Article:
`Trib­als are more mal­nour­ished'

Down to Earth - - HEALTH - AB­HAY BANG

Tribal peo­ple must have con­trol over for­est re­sources of which I was a part, pub­lished in The Lancet this June says that 51.1 per cent of tribal chil­dren un­der five are stunted. The fig­ure for the non-tribal pop­u­la­tion of the coun­try is 43.1 per cent. There is no doubt that the tribal pop­u­la­tion is more mal­nour­ished.

Child mal­nu­tri­tion de­pends on so­cial-eco­nomic con­di­tion, ed­u­ca­tion, health of mothers and avail­abil­ity of health­care fa­cil­ity. The sci­en­tific ad­vance­ments made in the past cen­tury have not ben­e­fit­ted tribal peo­ple. Even the govern­ment schemes launched to fight mal­nu­tri­tion are in bad shape. Al­most `30,000 crore have been spent on the In­te­grated Child Devel­op­ment Ser­vices (ICDS), but with no ev­i­dent ben­e­fits. Chil­dren are most sus­cep­ti­ble to mal­nu­tri­tion in the first two years af­ter birth, but by the time ICDS comes into play, the child is al­ready mal­nour­ished. Food pro­vides min­er­als, vi­ta­mins and pro­tein nec­es­sary for a healthy life. For the tribal pop­u­la­tion, these come from forests. But they are in­creas­ingly be­ing de­nied en­try to forests. It is dif­fi­cult to say if forests can en­sure food se­cu­rity round the year, but deny­ing their ac­cess to forests cer­tainly does not help. What the govern­ment needs to do is take steps to im­prove lit­er­acy and eco­nomic con­di­tion of tribal peo­ple. Women's health needs spe­cial fo­cus be­cause it will ben­e­fit chil­dren too. Health­care fa­cil­i­ties in these ar­eas need a huge boost. Tribes must also be al­lowed con­trol over for­est re­sources.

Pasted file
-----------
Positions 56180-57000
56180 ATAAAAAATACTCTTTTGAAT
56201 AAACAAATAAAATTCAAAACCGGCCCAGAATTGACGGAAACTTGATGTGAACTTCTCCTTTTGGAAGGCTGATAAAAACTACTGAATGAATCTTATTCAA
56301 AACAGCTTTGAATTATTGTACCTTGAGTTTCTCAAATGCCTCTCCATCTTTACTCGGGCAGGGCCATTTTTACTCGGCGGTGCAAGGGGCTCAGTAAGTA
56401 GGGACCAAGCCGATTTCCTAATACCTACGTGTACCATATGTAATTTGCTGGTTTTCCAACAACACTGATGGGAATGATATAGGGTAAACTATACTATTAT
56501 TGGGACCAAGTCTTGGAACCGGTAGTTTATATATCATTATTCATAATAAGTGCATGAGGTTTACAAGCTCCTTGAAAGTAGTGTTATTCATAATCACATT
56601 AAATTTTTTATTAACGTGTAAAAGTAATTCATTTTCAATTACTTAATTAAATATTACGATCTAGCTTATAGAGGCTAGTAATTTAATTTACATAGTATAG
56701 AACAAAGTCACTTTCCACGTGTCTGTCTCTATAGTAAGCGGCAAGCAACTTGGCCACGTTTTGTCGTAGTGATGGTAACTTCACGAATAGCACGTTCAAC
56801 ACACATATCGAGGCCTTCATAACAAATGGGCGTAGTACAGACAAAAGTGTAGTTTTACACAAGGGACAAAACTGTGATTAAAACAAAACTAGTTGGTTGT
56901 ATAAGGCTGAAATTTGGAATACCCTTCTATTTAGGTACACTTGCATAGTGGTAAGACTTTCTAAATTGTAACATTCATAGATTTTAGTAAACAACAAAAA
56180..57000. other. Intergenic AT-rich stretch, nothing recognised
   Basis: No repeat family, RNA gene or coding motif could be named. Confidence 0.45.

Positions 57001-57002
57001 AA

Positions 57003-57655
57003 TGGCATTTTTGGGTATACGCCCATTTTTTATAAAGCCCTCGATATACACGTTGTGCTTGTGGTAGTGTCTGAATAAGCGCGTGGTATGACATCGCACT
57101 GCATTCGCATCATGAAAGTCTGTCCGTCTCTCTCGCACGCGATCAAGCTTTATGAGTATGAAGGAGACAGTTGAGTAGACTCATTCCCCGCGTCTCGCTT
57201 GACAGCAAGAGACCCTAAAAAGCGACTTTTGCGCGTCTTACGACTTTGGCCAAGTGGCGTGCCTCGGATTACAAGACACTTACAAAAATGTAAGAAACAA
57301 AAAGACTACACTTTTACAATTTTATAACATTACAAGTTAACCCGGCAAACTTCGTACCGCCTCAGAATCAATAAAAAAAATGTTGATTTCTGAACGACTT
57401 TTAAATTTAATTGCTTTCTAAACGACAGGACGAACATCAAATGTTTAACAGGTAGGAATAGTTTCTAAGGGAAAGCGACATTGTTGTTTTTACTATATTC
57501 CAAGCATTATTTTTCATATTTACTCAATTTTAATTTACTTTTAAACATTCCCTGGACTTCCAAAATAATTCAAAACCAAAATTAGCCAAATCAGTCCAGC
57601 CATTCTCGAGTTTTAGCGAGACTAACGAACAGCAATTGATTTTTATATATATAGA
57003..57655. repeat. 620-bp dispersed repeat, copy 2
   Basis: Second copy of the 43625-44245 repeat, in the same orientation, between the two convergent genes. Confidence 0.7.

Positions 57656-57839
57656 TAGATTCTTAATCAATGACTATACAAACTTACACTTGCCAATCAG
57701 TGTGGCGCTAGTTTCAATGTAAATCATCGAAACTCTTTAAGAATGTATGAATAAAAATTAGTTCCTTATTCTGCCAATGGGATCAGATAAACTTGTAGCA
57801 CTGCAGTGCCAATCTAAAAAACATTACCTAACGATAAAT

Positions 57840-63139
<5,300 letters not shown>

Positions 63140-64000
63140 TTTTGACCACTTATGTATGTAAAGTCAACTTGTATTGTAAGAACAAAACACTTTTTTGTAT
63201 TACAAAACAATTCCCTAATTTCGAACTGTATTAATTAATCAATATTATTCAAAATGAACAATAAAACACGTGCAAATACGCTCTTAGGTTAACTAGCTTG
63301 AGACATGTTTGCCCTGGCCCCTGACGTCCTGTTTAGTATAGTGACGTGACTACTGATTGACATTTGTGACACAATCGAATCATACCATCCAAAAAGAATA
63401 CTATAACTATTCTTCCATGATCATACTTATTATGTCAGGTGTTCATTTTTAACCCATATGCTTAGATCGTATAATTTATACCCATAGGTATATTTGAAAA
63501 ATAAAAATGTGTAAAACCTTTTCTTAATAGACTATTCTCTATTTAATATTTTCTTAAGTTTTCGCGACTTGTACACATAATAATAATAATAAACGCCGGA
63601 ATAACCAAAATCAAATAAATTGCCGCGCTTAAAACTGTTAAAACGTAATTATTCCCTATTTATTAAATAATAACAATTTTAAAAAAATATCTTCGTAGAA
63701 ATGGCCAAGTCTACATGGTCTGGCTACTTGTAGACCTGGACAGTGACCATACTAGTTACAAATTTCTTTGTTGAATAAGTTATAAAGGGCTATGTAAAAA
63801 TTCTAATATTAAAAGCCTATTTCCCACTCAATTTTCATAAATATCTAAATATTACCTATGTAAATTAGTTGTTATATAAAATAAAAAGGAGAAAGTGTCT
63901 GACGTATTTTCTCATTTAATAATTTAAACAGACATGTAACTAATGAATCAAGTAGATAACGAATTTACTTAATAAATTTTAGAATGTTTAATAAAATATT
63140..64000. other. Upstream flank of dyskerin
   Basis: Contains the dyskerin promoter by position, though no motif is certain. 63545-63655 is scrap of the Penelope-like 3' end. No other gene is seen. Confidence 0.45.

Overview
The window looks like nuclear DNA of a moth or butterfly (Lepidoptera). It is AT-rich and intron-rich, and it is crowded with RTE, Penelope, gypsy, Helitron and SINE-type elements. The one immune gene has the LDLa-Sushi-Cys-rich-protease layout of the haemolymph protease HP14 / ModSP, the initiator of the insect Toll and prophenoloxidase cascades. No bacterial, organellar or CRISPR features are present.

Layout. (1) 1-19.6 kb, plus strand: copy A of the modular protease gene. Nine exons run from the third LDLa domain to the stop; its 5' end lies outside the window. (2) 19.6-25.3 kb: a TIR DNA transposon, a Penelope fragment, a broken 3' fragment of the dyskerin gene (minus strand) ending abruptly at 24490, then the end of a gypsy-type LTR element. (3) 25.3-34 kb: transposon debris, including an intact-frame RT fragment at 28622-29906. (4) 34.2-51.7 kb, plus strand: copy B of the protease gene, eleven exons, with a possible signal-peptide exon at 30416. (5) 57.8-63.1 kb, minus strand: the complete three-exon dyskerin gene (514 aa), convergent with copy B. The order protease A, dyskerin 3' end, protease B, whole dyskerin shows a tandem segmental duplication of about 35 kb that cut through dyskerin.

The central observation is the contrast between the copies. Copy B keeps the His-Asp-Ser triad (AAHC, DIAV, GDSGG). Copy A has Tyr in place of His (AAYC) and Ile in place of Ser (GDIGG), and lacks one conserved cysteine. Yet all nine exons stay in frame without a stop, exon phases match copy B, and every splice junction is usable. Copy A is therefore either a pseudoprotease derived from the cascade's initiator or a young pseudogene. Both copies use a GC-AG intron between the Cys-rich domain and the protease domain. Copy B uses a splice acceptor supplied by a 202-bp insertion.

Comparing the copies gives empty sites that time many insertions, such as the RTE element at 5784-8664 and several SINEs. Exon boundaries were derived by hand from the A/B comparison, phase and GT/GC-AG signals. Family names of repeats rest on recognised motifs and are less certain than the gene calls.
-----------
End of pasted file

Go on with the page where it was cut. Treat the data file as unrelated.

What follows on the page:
Bang is the di­rec­tor of Gad­chi­rolibased non-profit SEARCH, and heads a com­mit­tee formed by the Union Min­istry of Health and Fam­ily Wel­fare on the health of tribal peo­ple

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